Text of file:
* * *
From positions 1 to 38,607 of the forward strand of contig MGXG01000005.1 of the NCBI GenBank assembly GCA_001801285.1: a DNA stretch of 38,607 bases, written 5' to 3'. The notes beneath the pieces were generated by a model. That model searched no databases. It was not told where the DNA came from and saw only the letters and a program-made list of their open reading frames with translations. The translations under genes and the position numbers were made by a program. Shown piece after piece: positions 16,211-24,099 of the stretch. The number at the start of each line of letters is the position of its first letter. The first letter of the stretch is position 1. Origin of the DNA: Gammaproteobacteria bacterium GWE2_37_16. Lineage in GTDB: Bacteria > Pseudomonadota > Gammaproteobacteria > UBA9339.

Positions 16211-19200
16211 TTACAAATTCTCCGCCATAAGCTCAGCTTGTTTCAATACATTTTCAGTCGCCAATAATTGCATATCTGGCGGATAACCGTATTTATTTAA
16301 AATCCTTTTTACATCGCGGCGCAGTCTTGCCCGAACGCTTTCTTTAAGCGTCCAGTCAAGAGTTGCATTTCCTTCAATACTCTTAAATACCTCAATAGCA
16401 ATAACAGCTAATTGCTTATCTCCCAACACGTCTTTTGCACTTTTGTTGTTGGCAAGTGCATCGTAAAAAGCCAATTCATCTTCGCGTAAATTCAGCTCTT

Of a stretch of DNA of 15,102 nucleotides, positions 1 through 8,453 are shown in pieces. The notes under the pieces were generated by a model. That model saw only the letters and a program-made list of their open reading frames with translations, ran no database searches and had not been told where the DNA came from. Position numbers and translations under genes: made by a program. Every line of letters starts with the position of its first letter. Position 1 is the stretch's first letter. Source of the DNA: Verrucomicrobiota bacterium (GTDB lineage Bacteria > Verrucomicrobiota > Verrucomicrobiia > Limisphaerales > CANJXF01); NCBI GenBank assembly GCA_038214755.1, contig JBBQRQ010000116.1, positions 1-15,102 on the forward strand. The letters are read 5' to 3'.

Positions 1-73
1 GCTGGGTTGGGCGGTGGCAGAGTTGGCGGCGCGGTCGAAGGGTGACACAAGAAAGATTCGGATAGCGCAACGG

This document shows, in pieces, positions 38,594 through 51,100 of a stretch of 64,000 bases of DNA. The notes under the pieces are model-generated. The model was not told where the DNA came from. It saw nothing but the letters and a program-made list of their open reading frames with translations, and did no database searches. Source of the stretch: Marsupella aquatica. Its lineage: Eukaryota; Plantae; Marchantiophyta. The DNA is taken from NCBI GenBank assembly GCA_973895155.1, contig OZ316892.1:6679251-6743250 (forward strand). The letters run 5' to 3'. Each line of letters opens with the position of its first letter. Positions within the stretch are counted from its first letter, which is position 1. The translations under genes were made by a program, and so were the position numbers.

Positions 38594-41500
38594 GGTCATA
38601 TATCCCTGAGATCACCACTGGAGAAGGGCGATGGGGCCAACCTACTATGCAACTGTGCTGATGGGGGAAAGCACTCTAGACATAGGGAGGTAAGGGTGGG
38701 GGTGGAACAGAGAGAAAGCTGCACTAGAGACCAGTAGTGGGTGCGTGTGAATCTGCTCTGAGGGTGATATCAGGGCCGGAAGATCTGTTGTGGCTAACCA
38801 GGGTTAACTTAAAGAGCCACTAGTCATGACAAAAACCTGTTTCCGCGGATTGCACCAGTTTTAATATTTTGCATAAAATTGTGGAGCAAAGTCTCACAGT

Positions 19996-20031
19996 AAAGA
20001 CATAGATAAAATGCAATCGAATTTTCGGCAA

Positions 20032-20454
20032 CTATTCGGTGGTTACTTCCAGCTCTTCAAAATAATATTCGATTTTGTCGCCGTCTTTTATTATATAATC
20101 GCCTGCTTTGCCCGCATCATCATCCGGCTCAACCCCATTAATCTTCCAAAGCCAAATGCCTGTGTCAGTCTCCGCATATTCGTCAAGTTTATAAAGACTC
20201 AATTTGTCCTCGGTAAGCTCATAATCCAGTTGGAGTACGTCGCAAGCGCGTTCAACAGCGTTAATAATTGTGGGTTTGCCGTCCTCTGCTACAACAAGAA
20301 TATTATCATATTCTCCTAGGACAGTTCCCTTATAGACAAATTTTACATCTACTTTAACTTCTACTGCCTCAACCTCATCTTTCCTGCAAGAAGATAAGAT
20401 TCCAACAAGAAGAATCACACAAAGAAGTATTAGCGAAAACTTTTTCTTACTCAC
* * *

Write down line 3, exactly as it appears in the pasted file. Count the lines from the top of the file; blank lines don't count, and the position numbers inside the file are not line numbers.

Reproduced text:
16211 TTACAAATTCTCCGCCATAAGCTCAGCTTGTTTCAATACATTTTCAGTCGCCAATAATTGCATATCTGGCGGATAACCGTATTTATTTAA